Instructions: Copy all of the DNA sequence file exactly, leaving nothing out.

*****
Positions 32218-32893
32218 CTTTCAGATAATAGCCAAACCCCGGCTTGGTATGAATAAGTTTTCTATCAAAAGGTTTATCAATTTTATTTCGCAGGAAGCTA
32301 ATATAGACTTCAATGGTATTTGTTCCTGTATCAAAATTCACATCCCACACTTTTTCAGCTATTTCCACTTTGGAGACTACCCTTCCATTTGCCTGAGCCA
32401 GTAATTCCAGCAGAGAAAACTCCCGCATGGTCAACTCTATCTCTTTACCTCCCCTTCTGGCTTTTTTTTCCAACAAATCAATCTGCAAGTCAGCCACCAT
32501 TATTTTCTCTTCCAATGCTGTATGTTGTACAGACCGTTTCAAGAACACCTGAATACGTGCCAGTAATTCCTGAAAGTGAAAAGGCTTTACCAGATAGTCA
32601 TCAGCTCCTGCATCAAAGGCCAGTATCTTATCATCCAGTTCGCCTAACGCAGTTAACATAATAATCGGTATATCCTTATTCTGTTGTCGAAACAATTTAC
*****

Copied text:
Positions 32218-32893
32218 CTTTCAGATAATAGCCAAACCCCGGCTTGGTATGAATAAGTTTTCTATCAAAAGGTTTATCAATTTTATTTCGCAGGAAGCTA
32301 ATATAGACTTCAATGGTATTTGTTCCTGTATCAAAATTCACATCCCACACTTTTTCAGCTATTTCCACTTTGGAGACTACCCTTCCATTTGCCTGAGCCA
32401 GTAATTCCAGCAGAGAAAACTCCCGCATGGTCAACTCTATCTCTTTACCTCCCCTTCTGGCTTTTTTTTCCAACAAATCAATCTGCAAGTCAGCCACCAT
32501 TATTTTCTCTTCCAATGCTGTATGTTGTACAGACCGTTTCAAGAACACCTGAATACGTGCCAGTAATTCCTGAAAGTGAAAAGGCTTTACCAGATAGTCA
32601 TCAGCTCCTGCATCAAAGGCCAGTATCTTATCATCCAGTTCGCCTAACGCAGTTAACATAATAATCGGTATATCCTTATTCTGTTGTCGAAACAATTTAC